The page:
Bio from my web site :

Smiling Mark IIMark Malcolm is a child of God, husband, father, project manager, technical writer, gamer, fiction writer, Marine (’87-’91), has practiced Shao Lin Kung Fu and Tai Chi, been published in magazines and newspapers (editorial anyway), and seen the Southern Cross.

The goals he has currently are to more accurately identify the path God has for him to walk, continue to provide for his family, establish a solid web presence, build a career writing novels through both traditional and independent publishing, and learn to better relate to the people around him.

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Unfettered Love

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by Sherry Chamblee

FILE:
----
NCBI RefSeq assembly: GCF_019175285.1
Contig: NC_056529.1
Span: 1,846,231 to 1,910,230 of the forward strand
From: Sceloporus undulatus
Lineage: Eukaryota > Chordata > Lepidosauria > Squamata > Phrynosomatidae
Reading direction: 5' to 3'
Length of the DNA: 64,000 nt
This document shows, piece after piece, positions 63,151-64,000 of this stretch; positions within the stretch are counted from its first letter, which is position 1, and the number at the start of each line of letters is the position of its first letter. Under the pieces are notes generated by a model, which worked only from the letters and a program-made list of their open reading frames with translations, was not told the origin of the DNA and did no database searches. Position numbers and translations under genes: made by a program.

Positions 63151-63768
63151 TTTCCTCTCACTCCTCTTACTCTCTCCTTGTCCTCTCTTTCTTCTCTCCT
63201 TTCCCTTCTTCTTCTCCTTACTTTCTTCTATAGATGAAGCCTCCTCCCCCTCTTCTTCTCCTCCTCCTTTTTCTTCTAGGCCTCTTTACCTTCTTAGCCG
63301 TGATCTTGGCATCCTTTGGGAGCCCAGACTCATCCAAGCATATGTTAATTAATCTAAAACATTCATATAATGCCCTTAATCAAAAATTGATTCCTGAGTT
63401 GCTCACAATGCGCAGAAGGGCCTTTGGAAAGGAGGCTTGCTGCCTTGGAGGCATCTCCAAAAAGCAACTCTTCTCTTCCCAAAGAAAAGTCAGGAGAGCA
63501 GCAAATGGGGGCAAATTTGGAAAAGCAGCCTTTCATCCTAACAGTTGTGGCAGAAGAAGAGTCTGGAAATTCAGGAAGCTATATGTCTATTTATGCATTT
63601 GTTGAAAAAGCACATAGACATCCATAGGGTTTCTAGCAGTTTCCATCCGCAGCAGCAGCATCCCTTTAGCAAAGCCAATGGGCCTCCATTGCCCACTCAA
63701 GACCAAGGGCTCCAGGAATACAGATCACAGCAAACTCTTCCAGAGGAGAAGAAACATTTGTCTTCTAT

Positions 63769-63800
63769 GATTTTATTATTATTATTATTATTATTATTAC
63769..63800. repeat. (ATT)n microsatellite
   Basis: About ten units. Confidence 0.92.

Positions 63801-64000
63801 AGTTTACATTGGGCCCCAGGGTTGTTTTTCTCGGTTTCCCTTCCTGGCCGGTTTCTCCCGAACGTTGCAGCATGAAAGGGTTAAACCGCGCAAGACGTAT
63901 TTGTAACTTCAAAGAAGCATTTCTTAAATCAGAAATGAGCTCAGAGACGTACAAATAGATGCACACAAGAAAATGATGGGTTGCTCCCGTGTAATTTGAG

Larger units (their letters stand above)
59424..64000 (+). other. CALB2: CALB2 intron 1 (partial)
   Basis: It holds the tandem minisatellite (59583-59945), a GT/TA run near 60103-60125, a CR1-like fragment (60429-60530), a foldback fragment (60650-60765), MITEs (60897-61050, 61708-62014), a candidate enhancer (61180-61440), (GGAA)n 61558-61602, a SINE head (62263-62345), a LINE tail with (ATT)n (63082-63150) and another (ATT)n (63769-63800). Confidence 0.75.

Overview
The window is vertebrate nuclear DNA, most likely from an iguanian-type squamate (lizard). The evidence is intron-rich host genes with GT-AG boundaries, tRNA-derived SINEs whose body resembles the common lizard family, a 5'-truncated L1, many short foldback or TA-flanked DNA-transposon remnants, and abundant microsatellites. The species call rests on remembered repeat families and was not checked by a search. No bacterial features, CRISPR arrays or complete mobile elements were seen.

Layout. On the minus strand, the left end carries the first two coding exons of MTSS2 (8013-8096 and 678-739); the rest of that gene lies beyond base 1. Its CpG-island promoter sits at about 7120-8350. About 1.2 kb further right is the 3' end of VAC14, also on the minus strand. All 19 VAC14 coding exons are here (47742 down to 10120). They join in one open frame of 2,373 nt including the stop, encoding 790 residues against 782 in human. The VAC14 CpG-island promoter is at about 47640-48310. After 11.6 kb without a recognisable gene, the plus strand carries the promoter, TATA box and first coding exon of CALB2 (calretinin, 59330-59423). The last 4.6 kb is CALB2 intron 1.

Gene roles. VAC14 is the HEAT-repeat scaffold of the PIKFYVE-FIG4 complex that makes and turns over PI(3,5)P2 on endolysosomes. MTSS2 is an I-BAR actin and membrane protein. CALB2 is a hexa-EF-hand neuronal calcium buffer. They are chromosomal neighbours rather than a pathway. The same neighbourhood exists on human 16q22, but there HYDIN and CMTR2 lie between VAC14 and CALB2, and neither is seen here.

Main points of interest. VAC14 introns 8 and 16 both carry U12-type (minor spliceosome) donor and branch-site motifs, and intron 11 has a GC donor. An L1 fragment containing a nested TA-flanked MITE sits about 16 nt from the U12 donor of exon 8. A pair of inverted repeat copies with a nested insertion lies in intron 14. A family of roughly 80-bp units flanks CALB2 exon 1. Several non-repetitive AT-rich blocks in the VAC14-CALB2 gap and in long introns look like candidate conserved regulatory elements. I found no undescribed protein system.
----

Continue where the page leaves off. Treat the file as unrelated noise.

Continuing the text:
I recently read an article by someone who was declaring that all love should be without any sort of restriction.  

This made me think about some things. Should love be completely unfettered? Is there any restriction on love? Is there a proscription for how we love? Perhaps commands from God about where love should be directed, how it should be portrayed, when it should be reined in?  


I suspect that much of what our society today tells us is “love” is actually the epitome of selfishness. How many times have we heard the line:  

“I love what I’m like when I’m with you…I love how you make me feel…”  

That’s not love. That’s selfishness. It might be romance – but it isn’t love. Notice how many times we reference what another person does FOR US that makes us “love” them. Notice how often we say we “love” someone, and it creates jealousy or anger or elevated expectations in our minds. Notice how often we say we “love” someone, so we want them to only think of us in the best possible terms. I think our society has redefined “love,” then placed it on a pedestal as an object of worship.